Saturday Night Fever
It’s Saturday night and while my better half is out at a local restaurant eating some overpriced farm to table dinner, I’m in our back house projectile vomiting across the room. I have just snorted some yopo snuff I brought back from the Amazon and my mind is doing back flips off the stage I usually call “reality.”
Doing yopo in Sebastopol is not the same as doing it in the Amazon jungle. For the thirty odd years I spent in the jungle, yopo was my means to speed up the adaptation process. When I would first get back out in the Amazon after some time away, my fishing, foraging and hunting skills were not honed in. But I still needed to eat, so the yopo would speed up the acclimation process, moving my brain right back to the primordial bush. All my stalking abilities would come back to me, in a “grunting, green snot dripping from my chin,” kind of way. Snorting yopo does not make for a pretty picture.
So by now you might be wondering, what the hell is yopo, anyway? Yopo, a snuff of many wonders, is made from a combination of psychotropic plants, including virola and ayahuasca. Some Amazon tribes use yopo as a means to communicate with their ancestors or to do what we would call “witchcraft,” for lack of a better term. No, they don’t use it for self-discovery or enlighten-mint. These concepts only came when “Funky Shamans” figured out they could use the plants to get money out of gringos. But don’t get me wrong, there are many gringos, who, like indigenous people, successfully use psychotropic etheogens to heal their body or soul, but I sometimes wonder if something might have been lost in translation?
Last night I snorted yopo to heal myself, but the social and political world that seems to be crumbling all around us kept creeping in. Needless to say, Trump would constitute a “bad trip, ”or at least a twisted cartoon, so I let that vision pass with a questionable fart and moved on with the flow.
The next thing I knew, I was on my feet, dancing and chanting the songs I had learned in the jungle, inviting the xapori spirits down from the rafters of my “Sky Temple.” Surrounded by the sacred objects of people I once had the honor of calling my friends, I was moved by the spirit (and the yopo.) I watched as these masks, rattles and amulets came alive, all of these gifts given to me by my friend’s family members after their death, for the sole purpose of taking them very far away.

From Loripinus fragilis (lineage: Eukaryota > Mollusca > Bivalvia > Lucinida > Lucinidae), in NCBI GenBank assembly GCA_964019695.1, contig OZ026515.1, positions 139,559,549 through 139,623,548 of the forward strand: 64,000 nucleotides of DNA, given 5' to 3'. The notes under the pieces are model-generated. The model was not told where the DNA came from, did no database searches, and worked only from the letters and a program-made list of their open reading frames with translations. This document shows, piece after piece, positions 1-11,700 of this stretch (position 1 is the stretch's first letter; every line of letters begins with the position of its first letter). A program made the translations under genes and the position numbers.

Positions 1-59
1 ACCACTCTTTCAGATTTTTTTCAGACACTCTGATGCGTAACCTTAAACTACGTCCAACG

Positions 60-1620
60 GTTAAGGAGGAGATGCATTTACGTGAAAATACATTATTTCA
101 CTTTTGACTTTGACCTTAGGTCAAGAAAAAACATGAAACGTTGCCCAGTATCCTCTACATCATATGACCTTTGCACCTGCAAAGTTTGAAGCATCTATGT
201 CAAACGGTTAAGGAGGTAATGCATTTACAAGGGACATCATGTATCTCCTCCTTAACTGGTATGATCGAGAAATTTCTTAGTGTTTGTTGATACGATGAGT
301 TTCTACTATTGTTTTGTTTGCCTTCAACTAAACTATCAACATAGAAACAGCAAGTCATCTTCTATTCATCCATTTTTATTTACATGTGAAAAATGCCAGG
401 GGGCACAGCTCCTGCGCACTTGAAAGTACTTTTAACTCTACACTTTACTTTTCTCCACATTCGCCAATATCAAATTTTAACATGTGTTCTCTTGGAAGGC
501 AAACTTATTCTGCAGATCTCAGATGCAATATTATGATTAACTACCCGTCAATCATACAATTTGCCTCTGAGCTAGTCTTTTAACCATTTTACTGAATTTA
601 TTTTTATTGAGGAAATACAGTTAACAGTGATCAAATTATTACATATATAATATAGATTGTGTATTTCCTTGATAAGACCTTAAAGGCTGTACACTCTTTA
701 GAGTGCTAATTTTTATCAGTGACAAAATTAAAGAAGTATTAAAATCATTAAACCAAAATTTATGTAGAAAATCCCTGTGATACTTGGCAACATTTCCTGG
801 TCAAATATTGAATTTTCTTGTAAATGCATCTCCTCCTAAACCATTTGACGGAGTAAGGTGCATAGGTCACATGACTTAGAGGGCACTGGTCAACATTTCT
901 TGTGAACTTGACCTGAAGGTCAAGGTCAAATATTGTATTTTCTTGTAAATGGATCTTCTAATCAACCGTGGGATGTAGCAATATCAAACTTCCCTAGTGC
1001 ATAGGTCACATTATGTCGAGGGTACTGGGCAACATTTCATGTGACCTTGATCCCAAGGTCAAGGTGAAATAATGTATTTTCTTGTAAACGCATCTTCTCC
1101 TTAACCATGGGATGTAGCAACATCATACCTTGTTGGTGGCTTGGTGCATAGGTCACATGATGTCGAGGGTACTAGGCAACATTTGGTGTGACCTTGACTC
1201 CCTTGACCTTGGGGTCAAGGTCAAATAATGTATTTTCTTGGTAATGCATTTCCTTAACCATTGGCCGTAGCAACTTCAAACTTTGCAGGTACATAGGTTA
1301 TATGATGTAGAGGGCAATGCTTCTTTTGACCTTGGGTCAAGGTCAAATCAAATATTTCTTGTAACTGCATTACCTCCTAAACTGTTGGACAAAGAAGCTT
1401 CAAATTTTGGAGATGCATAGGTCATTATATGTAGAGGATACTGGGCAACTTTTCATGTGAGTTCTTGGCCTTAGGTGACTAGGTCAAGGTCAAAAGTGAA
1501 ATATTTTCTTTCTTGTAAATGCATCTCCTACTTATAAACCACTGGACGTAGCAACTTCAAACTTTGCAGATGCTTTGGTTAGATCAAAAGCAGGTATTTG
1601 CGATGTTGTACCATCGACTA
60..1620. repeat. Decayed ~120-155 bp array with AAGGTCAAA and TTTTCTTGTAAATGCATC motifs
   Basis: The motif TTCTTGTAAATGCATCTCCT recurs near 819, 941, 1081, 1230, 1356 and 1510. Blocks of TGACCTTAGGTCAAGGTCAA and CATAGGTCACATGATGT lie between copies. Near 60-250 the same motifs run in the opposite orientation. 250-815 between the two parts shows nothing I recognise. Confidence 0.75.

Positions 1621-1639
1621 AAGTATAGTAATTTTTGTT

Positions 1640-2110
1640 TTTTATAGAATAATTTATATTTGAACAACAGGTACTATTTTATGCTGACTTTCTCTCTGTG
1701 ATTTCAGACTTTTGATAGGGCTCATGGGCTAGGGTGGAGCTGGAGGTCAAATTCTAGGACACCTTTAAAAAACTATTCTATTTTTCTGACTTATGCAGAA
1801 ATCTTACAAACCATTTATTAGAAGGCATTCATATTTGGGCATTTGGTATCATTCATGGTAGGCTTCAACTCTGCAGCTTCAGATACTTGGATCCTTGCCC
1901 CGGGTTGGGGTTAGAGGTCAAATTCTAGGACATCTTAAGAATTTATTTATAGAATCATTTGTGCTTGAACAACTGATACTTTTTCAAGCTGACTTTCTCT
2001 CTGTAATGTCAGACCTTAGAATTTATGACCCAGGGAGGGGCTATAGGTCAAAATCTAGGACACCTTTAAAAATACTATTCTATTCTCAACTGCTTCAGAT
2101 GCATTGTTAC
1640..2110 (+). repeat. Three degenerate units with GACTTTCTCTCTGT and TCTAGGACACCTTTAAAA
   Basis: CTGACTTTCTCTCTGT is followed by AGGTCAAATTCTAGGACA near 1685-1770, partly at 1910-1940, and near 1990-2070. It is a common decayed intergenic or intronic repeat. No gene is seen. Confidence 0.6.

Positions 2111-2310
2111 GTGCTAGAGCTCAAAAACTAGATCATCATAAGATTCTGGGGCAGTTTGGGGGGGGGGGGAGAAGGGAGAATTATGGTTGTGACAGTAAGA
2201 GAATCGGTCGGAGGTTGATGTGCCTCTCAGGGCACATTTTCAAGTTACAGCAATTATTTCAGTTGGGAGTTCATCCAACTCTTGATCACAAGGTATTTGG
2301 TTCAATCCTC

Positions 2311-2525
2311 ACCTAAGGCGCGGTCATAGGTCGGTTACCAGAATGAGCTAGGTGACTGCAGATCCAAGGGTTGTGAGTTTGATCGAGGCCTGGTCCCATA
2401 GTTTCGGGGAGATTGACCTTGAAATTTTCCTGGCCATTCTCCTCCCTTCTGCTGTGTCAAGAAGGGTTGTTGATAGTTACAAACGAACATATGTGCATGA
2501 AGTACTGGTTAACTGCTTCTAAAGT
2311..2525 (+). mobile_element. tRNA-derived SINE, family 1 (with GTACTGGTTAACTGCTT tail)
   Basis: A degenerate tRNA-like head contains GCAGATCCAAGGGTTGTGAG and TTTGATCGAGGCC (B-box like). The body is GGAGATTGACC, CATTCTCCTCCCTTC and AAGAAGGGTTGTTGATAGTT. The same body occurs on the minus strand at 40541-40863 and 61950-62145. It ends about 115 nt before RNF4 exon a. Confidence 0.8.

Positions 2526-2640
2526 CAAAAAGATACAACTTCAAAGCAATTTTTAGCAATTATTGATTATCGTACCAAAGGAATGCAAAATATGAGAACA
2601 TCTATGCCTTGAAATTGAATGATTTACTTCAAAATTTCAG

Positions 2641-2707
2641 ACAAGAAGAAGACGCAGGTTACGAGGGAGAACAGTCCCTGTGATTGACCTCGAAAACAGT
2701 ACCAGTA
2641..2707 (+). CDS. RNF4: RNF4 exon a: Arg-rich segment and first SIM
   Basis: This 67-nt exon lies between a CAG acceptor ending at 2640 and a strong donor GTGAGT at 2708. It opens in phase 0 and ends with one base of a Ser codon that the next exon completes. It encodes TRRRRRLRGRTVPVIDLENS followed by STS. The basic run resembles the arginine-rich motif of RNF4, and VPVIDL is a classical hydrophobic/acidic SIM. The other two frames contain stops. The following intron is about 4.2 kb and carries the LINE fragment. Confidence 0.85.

After years of bringing these tribes medical aid against epidemics of introduced diseases, I became a trusted person to pass the objects on to. But I don’t hoard these sacred objects, instead, I actually use them for the purpose they were created. They, like me, are transplants, living in the backcountry of Sonoma County and wondering how we got here. I can blame that one on another psychoactive plant of this region, but that’s another story.
The craziest part of all this is that science is actually catching up to what these Amazon practitioners have known for centuries and figuring out that something extraordinary can happen to people under the influence of psychotropic plants. These plants appear to allow us to tap into their sacred world to find out what they know and we have forgotten. Yes, “Talking Plants” are a very real thing. I don’t mean that a carrot can speak or hugging a tree let’s you get intimate with it, but there are specific plants that appear to have the ability to communicate with us if we go through the long arduous task of learning their language.
But the fossil fuels industry doesn’t seem to want to hear what plants have to say. Instead they appear obsessed with eliminating plants through vast deforestation projects and reducing their importance to nothing more than background scenery and hedges. However, if you notice, plants are still here, tenacious creepers that they are. Could it possibly be that the plants have their own agenda and are creeping back into our reality to help us through this troubled time? After all, everything we are comes from them. The air we breathe, the food we eat, the climate we live in and even what we are made of started with plants. In fact, entheogens might very well be what sent us on this long journey of civilization as we race towards an unknown future. Sitting in the dark listening to the rain, my own future seems uncertain as the realm of yopo starts to fade. I can’t help but wonder, am I really on to something or am I completely out of my mind.? Then I laugh. I like my doubt, it keeps me grounded.